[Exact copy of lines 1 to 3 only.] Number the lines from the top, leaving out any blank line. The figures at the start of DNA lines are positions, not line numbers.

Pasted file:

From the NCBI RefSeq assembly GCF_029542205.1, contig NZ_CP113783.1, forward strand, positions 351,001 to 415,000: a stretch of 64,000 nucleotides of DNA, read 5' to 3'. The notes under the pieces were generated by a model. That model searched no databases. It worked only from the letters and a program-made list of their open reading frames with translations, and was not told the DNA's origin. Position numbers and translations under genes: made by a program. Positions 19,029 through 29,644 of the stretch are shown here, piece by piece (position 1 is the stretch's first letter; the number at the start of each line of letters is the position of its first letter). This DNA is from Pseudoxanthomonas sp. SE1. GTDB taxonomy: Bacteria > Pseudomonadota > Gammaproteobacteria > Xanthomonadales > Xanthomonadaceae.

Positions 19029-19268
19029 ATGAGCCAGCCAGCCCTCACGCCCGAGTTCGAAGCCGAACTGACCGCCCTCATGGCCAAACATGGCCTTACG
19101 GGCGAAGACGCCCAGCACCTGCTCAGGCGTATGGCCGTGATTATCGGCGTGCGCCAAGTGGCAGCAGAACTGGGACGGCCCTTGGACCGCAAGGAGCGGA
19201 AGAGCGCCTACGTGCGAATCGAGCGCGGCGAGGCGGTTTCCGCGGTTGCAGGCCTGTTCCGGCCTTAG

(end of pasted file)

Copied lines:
From the NCBI RefSeq assembly GCF_029542205.1, contig NZ_CP113783.1, forward strand, positions 351,001 to 415,000: a stretch of 64,000 nucleotides of DNA, read 5' to 3'. The notes under the pieces were generated by a model. That model searched no databases. It worked only from the letters and a program-made list of their open reading frames with translations, and was not told the DNA's origin. Position numbers and translations under genes: made by a program. Positions 19,029 through 29,644 of the stretch are shown here, piece by piece (position 1 is the stretch's first letter; the number at the start of each line of letters is the position of its first letter). This DNA is from Pseudoxanthomonas sp. SE1. GTDB taxonomy: Bacteria > Pseudomonadota > Gammaproteobacteria > Xanthomonadales > Xanthomonadaceae.

Positions 19029-19268
19029 ATGAGCCAGCCAGCCCTCACGCCCGAGTTCGAAGCCGAACTGACCGCCCTCATGGCCAAACATGGCCTTACG